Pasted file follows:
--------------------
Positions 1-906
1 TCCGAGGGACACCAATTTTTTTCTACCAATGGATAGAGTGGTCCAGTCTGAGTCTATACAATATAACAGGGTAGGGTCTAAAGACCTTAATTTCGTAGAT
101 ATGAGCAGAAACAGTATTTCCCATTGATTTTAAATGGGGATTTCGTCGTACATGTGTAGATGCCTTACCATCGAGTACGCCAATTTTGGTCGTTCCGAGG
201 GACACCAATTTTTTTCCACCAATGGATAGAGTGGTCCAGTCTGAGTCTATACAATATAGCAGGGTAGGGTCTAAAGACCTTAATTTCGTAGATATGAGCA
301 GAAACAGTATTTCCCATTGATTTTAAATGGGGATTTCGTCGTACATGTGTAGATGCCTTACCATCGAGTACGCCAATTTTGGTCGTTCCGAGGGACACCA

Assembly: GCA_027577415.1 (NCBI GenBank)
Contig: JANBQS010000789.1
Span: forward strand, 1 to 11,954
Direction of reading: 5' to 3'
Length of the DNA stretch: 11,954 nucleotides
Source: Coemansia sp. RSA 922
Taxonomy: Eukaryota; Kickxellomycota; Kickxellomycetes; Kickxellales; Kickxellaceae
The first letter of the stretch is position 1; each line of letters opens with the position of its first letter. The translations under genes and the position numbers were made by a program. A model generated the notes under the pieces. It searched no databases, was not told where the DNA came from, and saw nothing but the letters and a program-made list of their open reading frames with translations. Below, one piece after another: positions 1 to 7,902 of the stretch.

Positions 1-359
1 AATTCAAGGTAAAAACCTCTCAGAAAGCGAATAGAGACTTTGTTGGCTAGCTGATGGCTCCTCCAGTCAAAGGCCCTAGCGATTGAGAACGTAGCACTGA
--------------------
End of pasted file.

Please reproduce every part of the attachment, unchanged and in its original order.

Positions 1-906
1 TCCGAGGGACACCAATTTTTTTCTACCAATGGATAGAGTGGTCCAGTCTGAGTCTATACAATATAACAGGGTAGGGTCTAAAGACCTTAATTTCGTAGAT
101 ATGAGCAGAAACAGTATTTCCCATTGATTTTAAATGGGGATTTCGTCGTACATGTGTAGATGCCTTACCATCGAGTACGCCAATTTTGGTCGTTCCGAGG
201 GACACCAATTTTTTTCCACCAATGGATAGAGTGGTCCAGTCTGAGTCTATACAATATAGCAGGGTAGGGTCTAAAGACCTTAATTTCGTAGATATGAGCA
301 GAAACAGTATTTCCCATTGATTTTAAATGGGGATTTCGTCGTACATGTGTAGATGCCTTACCATCGAGTACGCCAATTTTGGTCGTTCCGAGGGACACCA

Assembly: GCA_027577415.1 (NCBI GenBank)
Contig: JANBQS010000789.1
Span: forward strand, 1 to 11,954
Direction of reading: 5' to 3'
Length of the DNA stretch: 11,954 nucleotides
Source: Coemansia sp. RSA 922
Taxonomy: Eukaryota; Kickxellomycota; Kickxellomycetes; Kickxellales; Kickxellaceae
The first letter of the stretch is position 1; each line of letters opens with the position of its first letter. The translations under genes and the position numbers were made by a program. A model generated the notes under the pieces. It searched no databases, was not told where the DNA came from, and saw nothing but the letters and a program-made list of their open reading frames with translations. Below, one piece after another: positions 1 to 7,902 of the stretch.

Positions 1-359
1 AATTCAAGGTAAAAACCTCTCAGAAAGCGAATAGAGACTTTGTTGGCTAGCTGATGGCTCCTCCAGTCAAAGGCCCTAGCGATTGAGAACGTAGCACTGA